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Hinge configuration
5361456 Hinge configuration
Patent Drawings:Drawing: 5361456-2    Drawing: 5361456-3    
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Inventor: Newby, Sr.
Date Issued: November 8, 1994
Application: 07/906,683
Filed: June 29, 1992
Inventors: Newby, Sr.; John P. (Raleigh, NC)
Assignee: Southern Case, Inc. (Raleigh, NC)
Primary Examiner: Cuda; Carmine
Assistant Examiner:
Attorney Or Agent: Bell, Seltzer Park & Gibson
U.S. Class: 16/257; 16/260
Field Of Search: ; 16/257; 16/259; 16/260
International Class:
U.S Patent Documents: 2305562; 2605926; 2732581; 2733830; 2948430; 3333726; 3984028; 4282983; 4515424; 4549670; 4570437; 4663803; 4856137; 4942271; 5004289
Foreign Patent Documents: 2558512; 3414401; 2128245
Other References:









Abstract: The invention regards a hinge interconnecting a first member and a second member for pivotal movement about an axis of rotation. The hinge comprises:(a) a first member having a first pivot retaining portion and a second pivot retaining portion, each of the pivot retaining portions being fixed to the first rotatable member along the axis of rotation; and(b) a second member having a first post member matable with and axially insertable into the first retaining portion, and further having a second post member matable with and laterally insertable into the second retaining portion.
Claim: That which is claimed is:

1. A hinge interconnecting a first member and a second member for pivotal movement about an axis of rotation comprising:

(a) a first rotatable member;

(b) a flexing member having a fixed end attached to said first rotatable member, a free end opposite said fixed end, and a concave arcuate surface, said arcuate surface being disposed above, extending along, and having a longitudinal axisparallel to said axis of rotation;

(c) a shoulder underlying and extending parallel to said axis of rotation and in adjacent relation to said flexing member and having a fixed edge abutting said first rotatable member, and a free edge opposite said abutting edge, and a retainingsurface extending between said fixed edge and said free edge, said free end of said shoulder and said free end of said flexing member forming, when viewed from along said axis of rotation, a gap having a specified height when said flexing member isundeflected;

(d) a second rotatable member;

(e) a substantially semicylindrical ridge member fixed to said second rotatable member, said ridge being adapted to abut said retaining surface of said shoulder having a longitudinal axis parallel to the axis of rotation; and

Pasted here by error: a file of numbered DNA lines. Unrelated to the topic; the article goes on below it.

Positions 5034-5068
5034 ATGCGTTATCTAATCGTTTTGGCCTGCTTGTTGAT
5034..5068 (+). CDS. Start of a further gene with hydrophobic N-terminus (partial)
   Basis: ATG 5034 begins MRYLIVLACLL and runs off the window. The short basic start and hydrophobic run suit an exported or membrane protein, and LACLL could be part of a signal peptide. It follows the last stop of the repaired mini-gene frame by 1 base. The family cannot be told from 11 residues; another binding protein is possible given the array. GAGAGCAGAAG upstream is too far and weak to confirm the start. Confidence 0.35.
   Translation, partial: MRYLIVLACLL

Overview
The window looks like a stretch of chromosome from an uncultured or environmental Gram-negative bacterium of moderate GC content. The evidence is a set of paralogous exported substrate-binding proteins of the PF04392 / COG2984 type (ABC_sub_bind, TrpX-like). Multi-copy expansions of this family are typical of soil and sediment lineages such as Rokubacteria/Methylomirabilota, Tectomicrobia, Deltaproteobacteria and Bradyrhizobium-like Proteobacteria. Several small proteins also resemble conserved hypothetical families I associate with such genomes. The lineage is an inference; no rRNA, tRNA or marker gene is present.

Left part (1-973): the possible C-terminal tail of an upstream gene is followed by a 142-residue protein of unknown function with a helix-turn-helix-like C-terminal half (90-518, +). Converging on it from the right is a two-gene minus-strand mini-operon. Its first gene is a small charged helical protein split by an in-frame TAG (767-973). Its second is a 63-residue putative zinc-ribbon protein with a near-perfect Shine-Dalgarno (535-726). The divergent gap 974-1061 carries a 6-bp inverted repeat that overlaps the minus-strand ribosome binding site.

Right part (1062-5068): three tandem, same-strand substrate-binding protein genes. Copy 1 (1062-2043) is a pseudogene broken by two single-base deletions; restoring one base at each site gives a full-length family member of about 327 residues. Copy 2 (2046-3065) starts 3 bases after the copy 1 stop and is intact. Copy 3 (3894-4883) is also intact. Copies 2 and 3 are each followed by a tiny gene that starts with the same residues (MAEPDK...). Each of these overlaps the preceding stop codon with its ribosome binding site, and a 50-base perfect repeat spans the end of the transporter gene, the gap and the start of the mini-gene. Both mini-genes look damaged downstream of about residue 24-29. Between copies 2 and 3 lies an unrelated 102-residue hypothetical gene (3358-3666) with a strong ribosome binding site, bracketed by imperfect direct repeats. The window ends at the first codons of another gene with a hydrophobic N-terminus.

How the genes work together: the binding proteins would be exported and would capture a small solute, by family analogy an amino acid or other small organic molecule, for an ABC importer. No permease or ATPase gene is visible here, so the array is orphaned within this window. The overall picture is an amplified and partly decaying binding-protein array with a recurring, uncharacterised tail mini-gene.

(f) a post member matable with said arcuate surface of said flexing member and having a fixed end attached to said rotatable member, a free end opposite said fixed end, a longitudinal axis extending from said free end to said fixed end, and acammed surface extending from said free end toward said fixed end, the minimum distance from said cammed surface across said post member to said semicylindrical ridge being greater than the height of said opening of said hinge sleeve, and being orientedsuch that the longitudinal axis of said post member is parallel to the longitudinal axis of said semicylindrical ridge; and

(g) means for restraining the axial movement of said post member along the axis of rotation;

interconnection of said first rotatable member and said second rotatable member being effected by positioning said post member so that its longitudinal axis is aligned parallel the longitudinal axis of said hinge sleeve within said opening, saidangled face contacts said free end, and said ridge contacts said shoulder, then effecting movement of said post member and said semicylindrical ridge toward said first rotatable member so that said free end of said flexing member slides along said cammedsurface and deflects away from the axis of rotation, thereby increasing the size of said gap, and effecting further movement of said post member and said semicylindrical ridge to a position wherein said free end returns to its original configuration,thereby permanently capturing said post member within flexing member.

2. A hinge according to claim 1 wherein said first rotatable member, said flexing member, and said shoulder are integrally formed into a first single structure, and wherein said second rotatable member, said semicylindrical ridge, and said postmember are integrally formed into a second single structure.

3. A hinge according to claim 2 wherein said first single structure comprises a thermoplastic and wherein said second single structure comprises a thermoplastic.

4. A hinge according to claim 2 wherein said first single structure comprises one unit of a hinged enclosure, and wherein said second single structure comprises a second unit of a hinged enclosure adapted to mate with said first unit.

5. A hinge according to claim 3 wherein said first said structure comprises a blow-molded thermoplastic, and wherein said second single structure comprises a blow-molded thermoplastic.